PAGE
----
John Fare is a fictional performance artist who in a short story published in 1968 is described as having used robotic surgery to remove parts of his body onstage. By 1972 his final performance was declared to have been suicide by beheading. The original source is a short story entitled “The Hand” by N.B. Shein (possibly a pseudonym), published in Insect Trust Gazette 3 in 1968. It is a piece of cracked humour done in the style of the underground writer and mail artist Blaster Al Ackerman. Shein’s story is presented as a review of a piece of live art but it is so crazed that it is difficult to read it as anything other than a figment of some drug loon’s imagination:
“While the audience, seated on folding chairs surrounding a cleared space in the centre of the room, watched silently, Fare and his two assistants (Andoff and Golni Czervath) brought in skeletons of metal, tubing, wires and heavy anonymous boxes and assembled the equipment, piece by piece, in the cleared space in the midst of the audience. Their movements, graceful and sure, and the subtle lighting effects created a weird atmosphere in the small gallery, added to — not destroyed — by the fact that the lights were operated in full view of the audience. It requires a good sense of dramatic timing to bring this sort of thing off and Fare succeeded, employing all the cliches of science-fiction (the mad scientist touch) and creating the performance right in front of the audience.”
Tim Craig published an embellished version of the piece in Studio International (November 1972, page 60). This was in reply to a letter to the editor inquiring about an artist named Fahey who ended his career by having his head amputated onstage. Craig clearly doesn’t take the original piece at all seriously. He edits it, partially rewrites it, and – assuming he isn’t the original author using a different name – passes it off as his own. His additions include observations such as:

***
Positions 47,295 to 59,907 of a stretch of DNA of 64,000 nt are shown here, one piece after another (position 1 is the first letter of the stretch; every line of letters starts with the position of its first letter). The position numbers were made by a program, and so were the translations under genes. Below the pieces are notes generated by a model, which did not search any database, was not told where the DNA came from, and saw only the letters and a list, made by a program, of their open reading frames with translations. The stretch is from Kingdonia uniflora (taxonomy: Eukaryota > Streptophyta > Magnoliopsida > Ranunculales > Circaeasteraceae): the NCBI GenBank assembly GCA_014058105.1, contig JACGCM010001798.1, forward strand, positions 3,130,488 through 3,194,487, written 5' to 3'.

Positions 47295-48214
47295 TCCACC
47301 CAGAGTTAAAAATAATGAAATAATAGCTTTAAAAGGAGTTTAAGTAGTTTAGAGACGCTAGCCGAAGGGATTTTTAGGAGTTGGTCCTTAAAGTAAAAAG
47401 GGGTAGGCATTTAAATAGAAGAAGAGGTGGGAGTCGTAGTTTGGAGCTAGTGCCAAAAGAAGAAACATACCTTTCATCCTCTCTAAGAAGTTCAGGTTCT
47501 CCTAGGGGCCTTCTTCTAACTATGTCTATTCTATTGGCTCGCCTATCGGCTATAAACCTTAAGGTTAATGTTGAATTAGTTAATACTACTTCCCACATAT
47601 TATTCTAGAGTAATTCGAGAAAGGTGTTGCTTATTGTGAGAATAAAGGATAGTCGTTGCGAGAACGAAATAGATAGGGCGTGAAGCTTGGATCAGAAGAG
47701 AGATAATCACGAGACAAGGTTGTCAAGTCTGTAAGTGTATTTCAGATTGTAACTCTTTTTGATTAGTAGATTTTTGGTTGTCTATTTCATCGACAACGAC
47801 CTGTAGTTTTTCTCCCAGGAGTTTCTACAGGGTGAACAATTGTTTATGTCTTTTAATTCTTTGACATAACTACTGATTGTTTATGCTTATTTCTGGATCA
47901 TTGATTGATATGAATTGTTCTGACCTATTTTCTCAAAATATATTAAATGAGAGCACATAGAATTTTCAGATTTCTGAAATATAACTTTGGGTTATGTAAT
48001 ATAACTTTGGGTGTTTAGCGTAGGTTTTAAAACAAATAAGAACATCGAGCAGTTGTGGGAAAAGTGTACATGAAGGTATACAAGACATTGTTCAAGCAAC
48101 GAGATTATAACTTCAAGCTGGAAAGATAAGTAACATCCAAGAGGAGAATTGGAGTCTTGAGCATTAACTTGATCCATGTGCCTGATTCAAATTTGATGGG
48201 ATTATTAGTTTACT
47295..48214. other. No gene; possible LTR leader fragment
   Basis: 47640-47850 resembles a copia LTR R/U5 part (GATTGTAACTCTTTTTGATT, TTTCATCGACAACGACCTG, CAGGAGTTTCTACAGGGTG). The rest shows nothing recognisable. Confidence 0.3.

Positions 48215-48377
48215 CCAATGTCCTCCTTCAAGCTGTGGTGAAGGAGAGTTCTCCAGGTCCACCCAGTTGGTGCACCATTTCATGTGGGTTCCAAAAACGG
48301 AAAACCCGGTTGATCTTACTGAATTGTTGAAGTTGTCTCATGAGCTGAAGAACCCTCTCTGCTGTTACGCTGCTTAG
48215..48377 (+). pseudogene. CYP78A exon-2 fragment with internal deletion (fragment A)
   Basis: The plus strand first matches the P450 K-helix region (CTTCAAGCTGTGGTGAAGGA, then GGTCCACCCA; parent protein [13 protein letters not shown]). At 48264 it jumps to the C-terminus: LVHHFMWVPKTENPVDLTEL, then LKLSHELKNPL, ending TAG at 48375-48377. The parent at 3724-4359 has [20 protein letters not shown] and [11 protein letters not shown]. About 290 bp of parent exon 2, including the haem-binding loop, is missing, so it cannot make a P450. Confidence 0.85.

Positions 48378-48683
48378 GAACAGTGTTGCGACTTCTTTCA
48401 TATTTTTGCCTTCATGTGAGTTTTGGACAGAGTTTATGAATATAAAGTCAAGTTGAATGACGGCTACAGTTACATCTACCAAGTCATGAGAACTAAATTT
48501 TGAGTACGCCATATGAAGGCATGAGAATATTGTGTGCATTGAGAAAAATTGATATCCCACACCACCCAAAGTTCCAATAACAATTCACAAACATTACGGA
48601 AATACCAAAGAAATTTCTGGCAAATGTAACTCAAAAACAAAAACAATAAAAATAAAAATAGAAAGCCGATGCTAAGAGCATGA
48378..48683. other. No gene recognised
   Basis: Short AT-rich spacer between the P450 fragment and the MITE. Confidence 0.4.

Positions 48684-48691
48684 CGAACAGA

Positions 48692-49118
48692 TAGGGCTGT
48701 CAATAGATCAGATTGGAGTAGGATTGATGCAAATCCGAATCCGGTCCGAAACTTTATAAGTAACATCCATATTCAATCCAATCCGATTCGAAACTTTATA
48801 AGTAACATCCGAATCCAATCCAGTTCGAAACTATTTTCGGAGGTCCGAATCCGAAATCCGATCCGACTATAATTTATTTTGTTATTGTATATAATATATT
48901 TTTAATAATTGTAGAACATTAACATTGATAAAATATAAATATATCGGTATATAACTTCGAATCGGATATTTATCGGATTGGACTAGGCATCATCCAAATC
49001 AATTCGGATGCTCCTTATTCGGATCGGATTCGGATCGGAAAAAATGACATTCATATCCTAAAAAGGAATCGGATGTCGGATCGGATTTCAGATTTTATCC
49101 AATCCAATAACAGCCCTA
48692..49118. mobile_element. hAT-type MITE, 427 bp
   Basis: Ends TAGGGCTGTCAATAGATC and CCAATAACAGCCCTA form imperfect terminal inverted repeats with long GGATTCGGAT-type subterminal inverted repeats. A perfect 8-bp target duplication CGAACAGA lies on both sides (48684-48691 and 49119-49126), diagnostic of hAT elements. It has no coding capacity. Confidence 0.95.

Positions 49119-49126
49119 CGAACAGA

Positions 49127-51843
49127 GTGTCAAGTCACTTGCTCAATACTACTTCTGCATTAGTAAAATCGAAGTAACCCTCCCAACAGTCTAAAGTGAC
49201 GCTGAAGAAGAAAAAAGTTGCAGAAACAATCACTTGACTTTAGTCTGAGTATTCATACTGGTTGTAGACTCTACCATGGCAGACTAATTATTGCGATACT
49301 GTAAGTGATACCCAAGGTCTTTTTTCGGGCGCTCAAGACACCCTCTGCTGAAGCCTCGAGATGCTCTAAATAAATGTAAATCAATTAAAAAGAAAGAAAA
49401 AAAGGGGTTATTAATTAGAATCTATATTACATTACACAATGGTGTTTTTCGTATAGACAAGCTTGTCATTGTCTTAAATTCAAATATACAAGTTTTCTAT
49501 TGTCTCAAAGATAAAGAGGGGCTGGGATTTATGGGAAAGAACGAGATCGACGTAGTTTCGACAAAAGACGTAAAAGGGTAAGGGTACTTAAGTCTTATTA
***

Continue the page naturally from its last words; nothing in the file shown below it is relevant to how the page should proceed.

“I was reminded for a moment of a xylophone recital I and a girl named Nellie had gone to about ten years earlier on the planet Neptune. Her last name was something like Fisher, only it wasn’t Fisher.”
The point of Craig’s additions seems to be to underscore the fictional nature of the piece. Making the whole exercise look even more like a prank is the appended editors note: “The letter below, and the attached comment by Tim Craig were held over from earlier this year from motives of distaste, and for checking.” Ha ha ha!
Insect Trust Gazette and Studio International provide us with the following biographical outline of our fictional phantom: John Charles Fare was born in 1936 in Toronto and attended Forest Hill College. In 1959 he moved to London to study at the Bartlett School of Architecture, but soon left to live in Copenhagen.
Fare was briefly held in a mental health facility for exposing himself in public at performances. After his release, he was re-arrested for gluing objects to a car. The car’s owner, musician and inventor Golni Czervath, did not press charges and befriended Fare. The two developed a robotic amputation machine with the painter Gilbert Andoff. The first performance was a lobotomy on Fare in June 1964. All performances took place on a Friday.